Hostage (2005 film)

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Theatrical release poster
Directed byFlorent-Emilio Siri
Screenplay byDoug Richardson
Based onHostage
by Robert Crais
Produced by
CinematographyGiovanni Fiore Coltellacci
Edited by
  • Richard Byard
  • Olivier Gajan
Music byAlexandre Desplat
Distributed byMiramax Films
Release dates
  • March 9, 2005 (2005-03-09) (Philippines)
  • March 11, 2005 (2005-03-11) (United States)
Running time
113 minutes
CountryUnited States
Budget$75 million[1]
Box office$77.7 million[2]

Hostage is a 2005 American action thriller film produced by and starring Bruce Willis and directed by Florent-Emilio Siri. The film was based on the 2001 novel of the same name by Robert Crais, and was adapted for the screen by Doug Richardson.

The film earned negative reviews from critics and was not a financial success, grossing $77 million against its $75 million budget.


Former L.A. SWAT officer Jeff Talley is a hostage negotiator in Los Angeles. One day, Talley negotiates with an abusive man who has taken his own wife and son hostage after learning his wife was cheating on him. Shortly after Talley denies a SWAT commander's request to give snipers the order to open fire, the despondent husband kills his wife, son, and himself. Traumatized, Talley moves with his family and becomes police chief in Bristo Camino, a suburban hamlet in nearby Ventura County.

A year later, Talley finds himself in another hostage situation. Two teenagers, Dennis Kelly and his brother Kevin, and their accomplice Marshall "Mars" Krupcheck take hostage Walter Smith and his two children, teenage Jennifer and young Tommy, in Smith's house after a failed robbery attempt. The first officer to respond is shot twice by Mars just before Talley arrives. Talley attempts to rescue the officer, but she dies in front of him. Traumatized and unwilling to put himself through another tragedy, Talley hands authority over to the Ventura County Sheriff's Department and leaves.

Smith has been laundering money for a mysterious criminal syndicate through offshore shell corporations. He was preparing to turn over a batch of important encrypted files recorded on a DVD when he was taken hostage. To prevent the incriminating evidence from being discovered, the syndicate orders someone known only as the Watchman to kidnap Talley's wife and daughter. Talley is instructed to return to the hostage scene, regain authority, and stall for time until the organization can launch its own attack against Smith's house.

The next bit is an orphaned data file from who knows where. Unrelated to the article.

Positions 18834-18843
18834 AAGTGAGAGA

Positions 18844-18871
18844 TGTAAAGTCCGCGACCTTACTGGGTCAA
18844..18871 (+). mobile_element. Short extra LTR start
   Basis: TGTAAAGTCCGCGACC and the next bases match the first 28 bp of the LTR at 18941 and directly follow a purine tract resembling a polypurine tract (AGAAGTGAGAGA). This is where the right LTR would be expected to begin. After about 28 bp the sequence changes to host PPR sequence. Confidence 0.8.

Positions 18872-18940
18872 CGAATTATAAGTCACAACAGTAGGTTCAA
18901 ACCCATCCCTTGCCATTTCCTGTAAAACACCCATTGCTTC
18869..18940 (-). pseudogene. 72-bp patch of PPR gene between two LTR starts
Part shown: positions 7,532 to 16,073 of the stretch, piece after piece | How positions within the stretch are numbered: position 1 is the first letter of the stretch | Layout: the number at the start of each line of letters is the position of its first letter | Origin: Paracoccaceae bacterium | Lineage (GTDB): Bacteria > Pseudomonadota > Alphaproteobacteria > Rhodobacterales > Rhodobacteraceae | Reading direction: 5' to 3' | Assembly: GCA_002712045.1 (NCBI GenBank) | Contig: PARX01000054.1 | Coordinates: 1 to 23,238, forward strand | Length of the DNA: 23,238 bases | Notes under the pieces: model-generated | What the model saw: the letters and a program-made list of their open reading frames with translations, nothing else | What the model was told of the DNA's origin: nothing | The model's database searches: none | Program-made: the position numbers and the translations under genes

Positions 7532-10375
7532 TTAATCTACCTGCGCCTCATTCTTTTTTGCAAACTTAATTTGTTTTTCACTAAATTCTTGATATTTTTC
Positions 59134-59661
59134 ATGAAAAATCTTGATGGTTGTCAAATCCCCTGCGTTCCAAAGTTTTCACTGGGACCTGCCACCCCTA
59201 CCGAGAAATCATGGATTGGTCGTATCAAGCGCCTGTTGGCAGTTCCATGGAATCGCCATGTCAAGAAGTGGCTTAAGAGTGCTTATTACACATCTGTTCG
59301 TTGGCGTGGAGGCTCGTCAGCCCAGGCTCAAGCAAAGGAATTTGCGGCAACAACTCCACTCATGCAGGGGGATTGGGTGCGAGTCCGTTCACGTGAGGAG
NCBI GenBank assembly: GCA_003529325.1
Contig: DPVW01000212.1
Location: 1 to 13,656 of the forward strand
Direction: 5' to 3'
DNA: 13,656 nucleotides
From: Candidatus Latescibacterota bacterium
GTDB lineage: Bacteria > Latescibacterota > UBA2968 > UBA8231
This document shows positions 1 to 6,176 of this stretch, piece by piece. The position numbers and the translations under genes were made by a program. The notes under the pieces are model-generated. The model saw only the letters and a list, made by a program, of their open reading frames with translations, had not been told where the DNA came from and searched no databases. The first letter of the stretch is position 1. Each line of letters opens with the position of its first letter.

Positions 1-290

Dennis forces Kevin and Mars to tie up the children, while he knocks out Smith and finds a large amount of cash. In an attempt to end the standoff and secure the DVDs himself, Talley meets with Dennis and agrees to provide a helicopter in exchange for half of the money. When the helicopter arrives, Dennis and Kevin bring the money to Talley and prepare to leave, but Mars refuses to leave without Jennifer, with whom he has become infatuated. Talley says the helicopter will only carry three additional people and insists that Jennifer stay behind, but the deal breaks down and the boys return to the house. Talley learns that Mars is a psychopathic killer who could turn on the hostages and his own accomplices at any moment. Mars does, in fact, kill Dennis and Kevin, just as Kevin is about to release the children.

The syndicate sends fake FBI agents to recover the DVD and they storm the house; Talley is instructed to not go near the house. Jennifer stabs Mars and locks herself and Tommy in the panic room. Hearing their screams, Talley breaches the house and is attacked by Mars, who then kills most of the fake agents using his pistol and multiple Molotov cocktails. Mars is then shot in the side by the only surviving agent. The agent tracks down Talley and the children, and demands the encrypted DVD. After Talley gives him the DVD, Mars reappears, distracting the agent long enough to be killed by Talley. Mars then prepares to throw his last Molotov, but collapses to his knees, weakened by his injuries. He makes eye contact with Jennifer, then drops the Molotov and immolates himself.